We hosted partners from France in the Provence region to exchange knowledge and experiences:
- methods of promoting hunting management and educating the public of different age groups;
- forestry education activities carried out in the form of workshops in the reserve areas;
- ecotourism methods based on forest resources and the theme of promoting wood, in particular through the presentation of works of art inspired by nature;
- knowledge of forest management in the context of the possibility of harvesting cork oak bark;
- observation of management methods in a private forest where the priority is to increase biodiversity through public funding.
Project partners during a training visit to France
Second training visit.
The meeting took place in Poland, at the Maskulin forestry division and at the Ruciane-Nida forestry school complex. Our partners :
- were introduced to the history, resources and multifunctional management of Polish state forests;
- deepened their knowledge of biodiversity – reintroduction of the lynx, protection areas for birds including the osprey, protection of the pond turtle;
- discovered the most important functions of a forest such as:
o protection – water, soil, landscape;
o economic – sustainable use of wood and preservation of the continuity of stands, accessory use of the forest, management of hunting;
o the social aspect – they learned about the functioning of the promotional forest complex “Forests of Masuria”, the forest education center “Wojciechówka”. Project partners also had the opportunity to learn about the operation of tourist facilities in state forests on the example of the Maskulińskie Forest District. They also presented projects implemented to raise public awareness of sustainable development (a project to promote wood as an excellent raw material), and provided knowledge on nature and forestry education for children. , youth and adults;
• project participants also got acquainted with examples of cooperation between institutions in our region for the development of environmental awareness in society;
• visited the Forestry School complex, where we showed how the school perceives and implements the Sustainable Development Goals and what theoretical and practical forestry education looks like.
Symbol of the Erasmus+ project “Cooperation and education as a key to sustainable development”.
At the meeting in Poland, a symbol of the idea of sustainable development and environmental protection was created in a tangible form: we planted a forest orchard near the headquarters of the Maskulin forest district. All members of the project, together with a representative of local authorities and students of the forest school complex, planted species of trees and bushes of plants naturally present in Polish forests: mountain ash, plum, sea buckthorn, juniper, dogwood , elderberry, raspberry, blackberry, blackcurrant, hawthorn, blueberry, bird cherry and traditional varieties of apple and pear trees. The fruits of the above species will eventually be available to the local community. In addition, as part of education aimed at supporting the principles of sustainable development and spreading the idea of multifunctional forest management, the site will be visited by students from local schools as part of their lessons and school practice.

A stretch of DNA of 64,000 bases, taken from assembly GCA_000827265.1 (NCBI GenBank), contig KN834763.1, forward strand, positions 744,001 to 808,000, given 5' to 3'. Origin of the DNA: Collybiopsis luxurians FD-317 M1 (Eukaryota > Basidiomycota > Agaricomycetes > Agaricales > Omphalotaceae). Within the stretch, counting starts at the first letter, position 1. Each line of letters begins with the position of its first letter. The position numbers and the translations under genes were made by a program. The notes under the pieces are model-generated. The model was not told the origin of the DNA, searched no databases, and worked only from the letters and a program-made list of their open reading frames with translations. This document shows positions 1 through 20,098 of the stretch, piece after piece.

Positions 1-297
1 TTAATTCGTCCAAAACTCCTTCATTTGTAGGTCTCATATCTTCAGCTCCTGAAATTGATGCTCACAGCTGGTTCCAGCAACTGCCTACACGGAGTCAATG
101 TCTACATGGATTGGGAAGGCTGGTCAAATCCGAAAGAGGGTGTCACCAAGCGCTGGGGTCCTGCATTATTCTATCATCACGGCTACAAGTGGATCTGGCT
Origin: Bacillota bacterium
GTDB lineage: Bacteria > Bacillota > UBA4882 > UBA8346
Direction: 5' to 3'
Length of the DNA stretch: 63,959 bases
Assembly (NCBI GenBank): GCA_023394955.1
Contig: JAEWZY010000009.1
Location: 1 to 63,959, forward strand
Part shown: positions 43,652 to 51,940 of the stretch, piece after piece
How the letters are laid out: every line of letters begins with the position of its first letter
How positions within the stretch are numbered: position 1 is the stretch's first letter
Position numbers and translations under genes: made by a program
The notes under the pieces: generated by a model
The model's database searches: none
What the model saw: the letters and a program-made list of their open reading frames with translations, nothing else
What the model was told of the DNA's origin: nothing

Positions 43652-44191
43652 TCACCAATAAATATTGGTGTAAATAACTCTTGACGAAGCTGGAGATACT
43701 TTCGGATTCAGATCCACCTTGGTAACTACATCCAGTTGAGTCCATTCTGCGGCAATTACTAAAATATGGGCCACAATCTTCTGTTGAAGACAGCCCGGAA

The penultimate training visit organized by Istrian Model Forest was held in the city of Groznjan, Croatia. Each partner made a presentation of their achievements in the field:
– “Environmental and forestry education” – Istrian Model Forest (Croatia);
– “Forest education activities” – Maskulin Forest District (Poland);
– “Environmental and forestry education workshop” – Model Forest of Provence (France);
– “Innovative practices in forestry education” – Ruciane-Nida Forestry School (Poland).
During the visit to Croatia, the partners gained knowledge and experience in the following areas:
• Forest management and restoration practices in lowland indigenous Mediterranean forests through the example of the Motovun forest in the Mirna river basin,
• breeding, harvesting and processing of truffles (Zigante truffle field) as an example of the use of natural potential in the economic development of the region,
• management of a forest kindergarten, which is unique in Poland and Croatia: it is an alternative way of organizing an educational stay in and in nature. The idea of this establishment is to combine art, interpersonal relations, relaxation, learning about the world while respecting the environment,
• self-sufficiency in agrotourism using local natural resources, taking the example of the Kocjancic family farm, known for the production of natural products from local resources,
The organization of workshops following the example of the association for the promotion of outdoor education Dijade in Tar. This organization organizes creative, scientific and scouting workshops in the field.
Fourth meeting – final.
The last training visit to close the project took place in the forest district of Maskulin in Poland. During the conference, our partners from Croatia, France and the Ruciane-Nida forest school complex shared their observations and conclusions on the meetings organized and discussed the implementation of various forms of education and cooperation for sustainable development in their own communities.
Find all the activities related to education in the final document: